### Videos from DLFL22

Let's end this year by starting to upload the first video of NYU Deep Learning Fall 2022 edition! 🥳🥳🥳

— Alfredo Canziani (@alfcnz) December 30, 2022

This is an incremental version based on DLSP21. Therefore, only new content will be uploaded.

Enjoy the view.https://t.co/TxaNhQgUbO pic.twitter.com/hVZYWEJMv8

Let's start the year by brushing up on the basics of neural nets: linear and non-linear transformations.

— Alfredo Canziani (@alfcnz) January 1, 2023

In this episode, we're concerned with inference only. Forward and backwards. We introduce the cost and the energy. 🔋

Website: https://t.co/3yY8CMLiXzhttps://t.co/zrqH4CG0mr pic.twitter.com/MrSeV3u40S

The first video of the «Classification, an Energy Perspective» saga shows two nets' data space transformation, introduces the data format, illustrates the predictor-decoder architecture, and explains how gradient descent is used for learning.

— Alfredo Canziani (@alfcnz) January 4, 2023

Enjoy 🤓❤️🤗https://t.co/glH2iGydIJ pic.twitter.com/S33JxwdH83

The second video of the «Classification, an Energy Perspective» saga teaches backprop, visualises the energy landscape, and explains how contrastive learning works. 🤓

— Alfredo Canziani (@alfcnz) January 9, 2023

This lecture alone was the reason DLFL22 has been pushed online. I hope you like it. ❤️https://t.co/5vVQRwLzxK pic.twitter.com/x0lQaT9hKz

The third and last video of the «Classification, an Energy Perspective» saga covers neural net 5-step training code in @PyTorch, gradient accumulation justification, reprodution of energy surface for different model, and ensembling uncertainty estimation.https://t.co/oyEGlgyhTE pic.twitter.com/MaZsSSRg8U

— Alfredo Canziani (@alfcnz) February 21, 2023

In this lecture, we start with two examples of decoder-only latent-variable EBM (𝐾-means and sparse coding), move to target-prop via amortised inference, to finally land the autoencoder architecture. 🤓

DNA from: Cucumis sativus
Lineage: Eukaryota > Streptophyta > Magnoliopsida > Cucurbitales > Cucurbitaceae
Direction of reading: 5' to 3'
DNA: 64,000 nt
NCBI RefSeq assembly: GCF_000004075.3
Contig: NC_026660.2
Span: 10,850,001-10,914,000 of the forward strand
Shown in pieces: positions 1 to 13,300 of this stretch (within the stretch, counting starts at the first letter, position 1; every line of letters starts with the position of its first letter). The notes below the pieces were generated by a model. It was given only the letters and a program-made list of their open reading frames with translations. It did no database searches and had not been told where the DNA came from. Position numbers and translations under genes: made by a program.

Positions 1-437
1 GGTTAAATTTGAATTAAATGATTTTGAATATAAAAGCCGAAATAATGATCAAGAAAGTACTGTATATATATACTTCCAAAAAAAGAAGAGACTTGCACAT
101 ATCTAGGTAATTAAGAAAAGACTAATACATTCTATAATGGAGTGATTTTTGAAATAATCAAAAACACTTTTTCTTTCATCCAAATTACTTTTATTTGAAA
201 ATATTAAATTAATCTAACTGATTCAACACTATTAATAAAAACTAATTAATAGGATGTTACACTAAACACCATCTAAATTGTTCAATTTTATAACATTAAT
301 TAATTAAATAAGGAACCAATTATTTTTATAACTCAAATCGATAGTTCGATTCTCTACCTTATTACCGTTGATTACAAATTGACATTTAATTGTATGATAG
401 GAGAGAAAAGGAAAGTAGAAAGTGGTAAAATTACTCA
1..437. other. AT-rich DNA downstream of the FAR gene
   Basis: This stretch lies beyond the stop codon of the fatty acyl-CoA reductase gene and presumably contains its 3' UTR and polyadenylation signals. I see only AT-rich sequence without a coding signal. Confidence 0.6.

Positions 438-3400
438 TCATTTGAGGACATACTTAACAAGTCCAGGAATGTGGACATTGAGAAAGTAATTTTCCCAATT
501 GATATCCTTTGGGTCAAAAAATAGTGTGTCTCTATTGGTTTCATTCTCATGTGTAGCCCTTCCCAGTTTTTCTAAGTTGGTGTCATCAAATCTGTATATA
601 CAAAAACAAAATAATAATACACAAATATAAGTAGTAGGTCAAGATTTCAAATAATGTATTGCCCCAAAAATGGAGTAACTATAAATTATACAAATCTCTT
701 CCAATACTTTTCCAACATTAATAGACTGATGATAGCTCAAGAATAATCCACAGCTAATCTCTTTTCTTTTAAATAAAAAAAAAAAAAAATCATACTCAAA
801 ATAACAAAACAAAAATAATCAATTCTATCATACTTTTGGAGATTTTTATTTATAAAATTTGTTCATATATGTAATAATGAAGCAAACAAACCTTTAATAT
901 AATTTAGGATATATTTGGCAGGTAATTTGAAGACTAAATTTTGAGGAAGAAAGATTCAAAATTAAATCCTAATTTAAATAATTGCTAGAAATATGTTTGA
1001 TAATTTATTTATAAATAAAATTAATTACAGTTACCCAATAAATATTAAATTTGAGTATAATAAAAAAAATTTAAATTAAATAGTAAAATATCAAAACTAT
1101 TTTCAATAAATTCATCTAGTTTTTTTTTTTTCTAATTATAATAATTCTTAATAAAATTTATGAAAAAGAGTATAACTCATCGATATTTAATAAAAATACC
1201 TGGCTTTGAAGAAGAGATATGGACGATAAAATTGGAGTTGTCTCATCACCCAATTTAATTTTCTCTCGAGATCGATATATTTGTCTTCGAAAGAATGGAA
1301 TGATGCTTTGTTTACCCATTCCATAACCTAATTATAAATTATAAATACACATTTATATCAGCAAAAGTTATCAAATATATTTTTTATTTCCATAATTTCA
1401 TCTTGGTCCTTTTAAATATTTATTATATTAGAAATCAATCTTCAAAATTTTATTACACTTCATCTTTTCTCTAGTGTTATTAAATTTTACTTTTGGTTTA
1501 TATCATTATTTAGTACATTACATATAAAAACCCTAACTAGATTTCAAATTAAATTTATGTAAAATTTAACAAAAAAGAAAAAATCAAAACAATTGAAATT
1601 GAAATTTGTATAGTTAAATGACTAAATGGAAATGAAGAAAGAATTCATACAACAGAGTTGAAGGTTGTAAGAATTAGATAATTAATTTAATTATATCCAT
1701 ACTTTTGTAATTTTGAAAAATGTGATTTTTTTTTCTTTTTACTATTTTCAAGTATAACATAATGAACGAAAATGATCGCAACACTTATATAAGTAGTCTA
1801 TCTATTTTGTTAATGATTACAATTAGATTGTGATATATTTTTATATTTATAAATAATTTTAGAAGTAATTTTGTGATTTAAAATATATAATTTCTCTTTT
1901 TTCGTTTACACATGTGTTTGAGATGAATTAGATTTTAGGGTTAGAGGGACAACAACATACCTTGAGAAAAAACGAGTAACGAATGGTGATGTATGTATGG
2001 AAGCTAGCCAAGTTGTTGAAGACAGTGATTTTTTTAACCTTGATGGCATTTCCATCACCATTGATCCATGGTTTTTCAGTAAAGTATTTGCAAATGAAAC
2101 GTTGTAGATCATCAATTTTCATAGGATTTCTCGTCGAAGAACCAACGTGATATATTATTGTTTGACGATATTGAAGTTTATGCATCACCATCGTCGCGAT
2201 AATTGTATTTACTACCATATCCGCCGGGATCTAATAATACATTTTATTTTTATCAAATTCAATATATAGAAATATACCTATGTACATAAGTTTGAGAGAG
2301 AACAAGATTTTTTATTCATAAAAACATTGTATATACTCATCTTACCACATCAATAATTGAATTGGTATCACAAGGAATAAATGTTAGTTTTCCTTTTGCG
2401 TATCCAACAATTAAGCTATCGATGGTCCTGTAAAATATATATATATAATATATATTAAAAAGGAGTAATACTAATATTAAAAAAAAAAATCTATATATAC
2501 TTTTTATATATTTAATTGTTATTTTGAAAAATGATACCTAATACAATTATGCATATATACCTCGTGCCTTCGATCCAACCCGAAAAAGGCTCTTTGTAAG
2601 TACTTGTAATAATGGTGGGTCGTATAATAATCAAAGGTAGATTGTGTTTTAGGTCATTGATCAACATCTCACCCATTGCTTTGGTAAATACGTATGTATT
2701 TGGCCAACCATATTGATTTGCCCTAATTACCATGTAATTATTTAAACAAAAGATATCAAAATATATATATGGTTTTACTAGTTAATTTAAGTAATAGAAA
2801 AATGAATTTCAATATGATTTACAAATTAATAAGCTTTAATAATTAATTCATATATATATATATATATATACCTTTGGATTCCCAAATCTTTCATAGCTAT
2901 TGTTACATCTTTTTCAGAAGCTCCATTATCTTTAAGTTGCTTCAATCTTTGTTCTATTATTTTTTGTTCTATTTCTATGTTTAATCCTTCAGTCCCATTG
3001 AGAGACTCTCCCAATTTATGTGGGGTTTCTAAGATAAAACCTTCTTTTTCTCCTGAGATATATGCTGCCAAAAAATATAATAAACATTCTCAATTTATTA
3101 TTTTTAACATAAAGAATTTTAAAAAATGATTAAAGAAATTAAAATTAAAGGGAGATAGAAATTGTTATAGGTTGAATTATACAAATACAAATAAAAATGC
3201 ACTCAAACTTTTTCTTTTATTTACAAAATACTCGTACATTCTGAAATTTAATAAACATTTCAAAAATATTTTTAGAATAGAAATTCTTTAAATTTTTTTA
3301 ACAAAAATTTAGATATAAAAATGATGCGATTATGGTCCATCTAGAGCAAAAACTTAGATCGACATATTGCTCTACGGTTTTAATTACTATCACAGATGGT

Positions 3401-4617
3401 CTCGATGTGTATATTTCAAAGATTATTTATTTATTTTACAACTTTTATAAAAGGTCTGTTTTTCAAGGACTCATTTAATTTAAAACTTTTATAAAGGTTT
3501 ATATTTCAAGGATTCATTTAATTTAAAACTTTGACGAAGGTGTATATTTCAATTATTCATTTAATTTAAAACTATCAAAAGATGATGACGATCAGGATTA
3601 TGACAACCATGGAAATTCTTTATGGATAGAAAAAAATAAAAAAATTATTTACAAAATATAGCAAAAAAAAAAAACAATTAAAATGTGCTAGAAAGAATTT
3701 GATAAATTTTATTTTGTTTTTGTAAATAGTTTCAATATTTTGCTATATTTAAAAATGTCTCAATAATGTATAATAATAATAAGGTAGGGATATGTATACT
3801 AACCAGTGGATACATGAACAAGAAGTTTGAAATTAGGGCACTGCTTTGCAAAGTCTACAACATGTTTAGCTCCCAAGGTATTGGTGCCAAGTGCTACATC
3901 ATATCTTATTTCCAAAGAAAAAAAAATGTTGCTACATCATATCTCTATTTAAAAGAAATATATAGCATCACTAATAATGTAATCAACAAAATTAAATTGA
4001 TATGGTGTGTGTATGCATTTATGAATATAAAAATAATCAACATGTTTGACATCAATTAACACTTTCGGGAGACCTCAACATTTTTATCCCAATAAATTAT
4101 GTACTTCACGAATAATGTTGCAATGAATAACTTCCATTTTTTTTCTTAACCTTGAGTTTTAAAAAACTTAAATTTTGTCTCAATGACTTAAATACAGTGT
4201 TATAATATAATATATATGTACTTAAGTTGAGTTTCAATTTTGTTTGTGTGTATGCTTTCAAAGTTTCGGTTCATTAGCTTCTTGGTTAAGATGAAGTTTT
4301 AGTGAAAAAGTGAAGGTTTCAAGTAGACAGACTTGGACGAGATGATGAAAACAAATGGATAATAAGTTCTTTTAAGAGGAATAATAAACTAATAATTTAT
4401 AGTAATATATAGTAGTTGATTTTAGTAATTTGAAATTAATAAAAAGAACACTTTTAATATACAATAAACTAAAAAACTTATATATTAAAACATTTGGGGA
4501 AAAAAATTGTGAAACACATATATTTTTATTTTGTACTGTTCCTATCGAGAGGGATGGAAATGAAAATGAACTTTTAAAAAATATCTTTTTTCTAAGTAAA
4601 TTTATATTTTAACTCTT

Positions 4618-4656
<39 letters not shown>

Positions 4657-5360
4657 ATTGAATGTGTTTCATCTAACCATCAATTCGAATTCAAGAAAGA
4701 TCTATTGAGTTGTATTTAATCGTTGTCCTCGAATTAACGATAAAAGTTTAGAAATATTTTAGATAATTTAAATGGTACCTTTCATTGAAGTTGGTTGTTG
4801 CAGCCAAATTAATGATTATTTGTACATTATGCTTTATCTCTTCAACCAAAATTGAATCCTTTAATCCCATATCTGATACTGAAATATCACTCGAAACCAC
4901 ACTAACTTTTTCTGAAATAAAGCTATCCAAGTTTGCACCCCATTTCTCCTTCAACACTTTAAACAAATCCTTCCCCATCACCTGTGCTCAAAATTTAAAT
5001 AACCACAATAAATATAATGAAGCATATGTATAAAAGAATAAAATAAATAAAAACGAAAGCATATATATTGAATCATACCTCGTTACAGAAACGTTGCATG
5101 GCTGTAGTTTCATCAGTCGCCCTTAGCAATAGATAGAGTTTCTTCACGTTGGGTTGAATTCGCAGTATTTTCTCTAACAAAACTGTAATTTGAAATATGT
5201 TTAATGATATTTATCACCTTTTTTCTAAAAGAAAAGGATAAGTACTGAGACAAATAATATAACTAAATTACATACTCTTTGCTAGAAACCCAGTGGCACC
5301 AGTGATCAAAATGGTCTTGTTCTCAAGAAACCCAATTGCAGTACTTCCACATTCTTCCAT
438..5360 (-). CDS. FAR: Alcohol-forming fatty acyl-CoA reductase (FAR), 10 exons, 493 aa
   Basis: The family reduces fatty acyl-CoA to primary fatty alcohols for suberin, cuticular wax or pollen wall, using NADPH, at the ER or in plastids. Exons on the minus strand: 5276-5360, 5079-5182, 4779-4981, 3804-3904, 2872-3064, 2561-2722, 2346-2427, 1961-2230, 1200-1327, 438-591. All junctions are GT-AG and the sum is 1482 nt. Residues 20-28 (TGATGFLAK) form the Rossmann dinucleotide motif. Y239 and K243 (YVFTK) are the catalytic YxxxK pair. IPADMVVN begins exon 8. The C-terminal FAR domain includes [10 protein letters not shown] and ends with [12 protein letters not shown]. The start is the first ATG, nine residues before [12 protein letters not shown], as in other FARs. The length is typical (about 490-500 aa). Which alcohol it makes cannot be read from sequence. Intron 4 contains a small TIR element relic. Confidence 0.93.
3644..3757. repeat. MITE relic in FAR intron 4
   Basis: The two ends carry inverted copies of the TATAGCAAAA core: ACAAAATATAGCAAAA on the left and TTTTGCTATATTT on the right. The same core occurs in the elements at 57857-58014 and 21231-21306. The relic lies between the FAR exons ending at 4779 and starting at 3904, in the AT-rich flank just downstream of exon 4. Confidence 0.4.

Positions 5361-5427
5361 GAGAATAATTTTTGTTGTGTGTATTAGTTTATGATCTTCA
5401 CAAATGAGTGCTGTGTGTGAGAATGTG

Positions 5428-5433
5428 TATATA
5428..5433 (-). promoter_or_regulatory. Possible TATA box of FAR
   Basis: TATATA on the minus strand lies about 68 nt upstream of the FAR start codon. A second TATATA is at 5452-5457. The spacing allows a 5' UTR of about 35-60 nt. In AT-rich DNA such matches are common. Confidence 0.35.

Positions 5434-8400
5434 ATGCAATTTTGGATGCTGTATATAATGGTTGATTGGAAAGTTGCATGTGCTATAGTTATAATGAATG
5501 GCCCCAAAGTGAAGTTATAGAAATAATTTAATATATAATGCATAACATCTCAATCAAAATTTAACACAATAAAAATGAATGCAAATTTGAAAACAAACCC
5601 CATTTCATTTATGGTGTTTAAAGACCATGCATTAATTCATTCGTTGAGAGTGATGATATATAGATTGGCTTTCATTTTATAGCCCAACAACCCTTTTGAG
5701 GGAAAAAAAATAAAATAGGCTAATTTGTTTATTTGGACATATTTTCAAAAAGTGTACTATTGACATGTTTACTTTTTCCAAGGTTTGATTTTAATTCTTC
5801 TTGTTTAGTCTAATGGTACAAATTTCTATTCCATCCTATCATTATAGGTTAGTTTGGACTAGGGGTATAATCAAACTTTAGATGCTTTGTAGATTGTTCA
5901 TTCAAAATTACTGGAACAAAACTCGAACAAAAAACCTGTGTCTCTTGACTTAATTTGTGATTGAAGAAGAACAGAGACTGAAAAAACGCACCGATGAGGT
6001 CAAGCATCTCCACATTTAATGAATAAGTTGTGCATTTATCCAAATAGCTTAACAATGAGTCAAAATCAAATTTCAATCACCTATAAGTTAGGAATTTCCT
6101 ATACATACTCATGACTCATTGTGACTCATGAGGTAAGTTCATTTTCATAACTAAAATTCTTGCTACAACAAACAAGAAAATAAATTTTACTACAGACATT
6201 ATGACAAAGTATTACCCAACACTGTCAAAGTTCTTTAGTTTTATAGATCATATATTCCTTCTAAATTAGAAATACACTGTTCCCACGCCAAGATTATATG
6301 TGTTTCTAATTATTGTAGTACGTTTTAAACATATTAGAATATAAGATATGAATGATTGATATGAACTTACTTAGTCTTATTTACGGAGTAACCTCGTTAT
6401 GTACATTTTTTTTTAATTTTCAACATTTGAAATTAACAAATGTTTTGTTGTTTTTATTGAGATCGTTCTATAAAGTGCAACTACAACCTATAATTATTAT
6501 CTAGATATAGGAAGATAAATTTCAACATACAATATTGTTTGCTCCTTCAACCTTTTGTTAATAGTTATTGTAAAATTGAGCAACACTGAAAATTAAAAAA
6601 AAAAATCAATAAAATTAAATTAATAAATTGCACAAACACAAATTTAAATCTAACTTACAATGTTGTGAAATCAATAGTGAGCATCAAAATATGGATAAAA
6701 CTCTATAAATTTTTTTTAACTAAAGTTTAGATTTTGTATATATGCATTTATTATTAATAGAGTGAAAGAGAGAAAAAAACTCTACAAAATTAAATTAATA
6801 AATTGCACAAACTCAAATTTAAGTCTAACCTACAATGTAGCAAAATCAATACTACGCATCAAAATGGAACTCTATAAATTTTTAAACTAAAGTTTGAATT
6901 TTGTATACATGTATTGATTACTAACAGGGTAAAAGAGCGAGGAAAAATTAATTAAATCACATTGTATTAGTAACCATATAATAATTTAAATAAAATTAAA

— Alfredo Canziani (@alfcnz) February 28, 2023

Back to using @AdobeAE for the animations! 🥳https://t.co/ATbVwuxmcC 🎥 pic.twitter.com/kWEF68cE9Q

### Teaching Italian 7th graders

I taught 4 hours of Deep Learning to a class of 7th graders. I didn’t dumb it down at all. I just used the same analogies and explanations I use with the grown ups. By the end I was in love with their young and fresh minds and total absolute attention. ❤️https://t.co/CFP4Mkarwx pic.twitter.com/Ng0veJLftq

— Alfredo Canziani (@alfcnz) January 18, 2023

Last update: 16 May 2023.

## Aug 2023 update

Of course, during the Summer it was unrealistic expecting anyone to review anything… Anyhow, I’ve just got back from O‘ahu (ICML23) and Maui (2 days before Lahaina burnt down) and finished the Backprop chapter, therefore the first draft will have 5 chapters in total as of right now. Below you can see a few diagrams I’ve developed over these Summer months.

The new semester starts in two weeks, so I’ll be a bit busy with that. I need to plan a possible chapter on joint embedding methods and start working on PART II of the book: ‘geometric stuff’.

About books, I’ve just received my copy of *The Little Book of Deep Learning* by François Fleuret.
I have to say it is *really* well made and I *really* like it.
It’s a bit on the terse side, but I haven’t decided if it’s a pro or a con.

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Let's go fancy with inline diagrams!

— Alfredo Canziani (@alfcnz) May 22, 2023

LaTeX has no secretes to me, mhuahahaha! 🤪🤪🤪

(Writing the backprop chapter.) pic.twitter.com/bm1knKYCI7

Backprop, the key component behind training multi-layered deep nets, can be sometimes challenging to digest. Follows an attempt to illustrate it, starting from the last linear layer's gradWeight and gradBias computation in a regression setup. 🤓🤓🤓 pic.twitter.com/PLeiRjJVYb

— Alfredo Canziani (@alfcnz) May 26, 2023

A neural net is made of simple building blocks.

— Alfredo Canziani (@alfcnz) June 9, 2023

Learning how the output gradient is backpropagated through these basic components helps us understand how each part contributes to the final model performance.

Below we see how the node & sum complimentary modules behave. pic.twitter.com/tv5s5A1TFp

«Weights sharing implies tied gradients accumulation.» Since it's not obvious for half of you and only a small fraction can prove it (link to the poll below), let me share this latest book section with y'all! 😀😀😀

— Alfredo Canziani (@alfcnz) June 14, 2023

This also justifies the backward behaviour of the node module. pic.twitter.com/fA9dpYZiIp

The one-hot row routing and branching matrix G 🐢 is a peculiar object. When it's used in a left-multiplication, it acts as a selector and/or branching operator. When it's used in a right-multiplication, it acts as an accumulator via the paths that have previously branched out. pic.twitter.com/DEH7FOxhqr

— Alfredo Canziani (@alfcnz) June 21, 2023

Last update: 16 Aug 2023.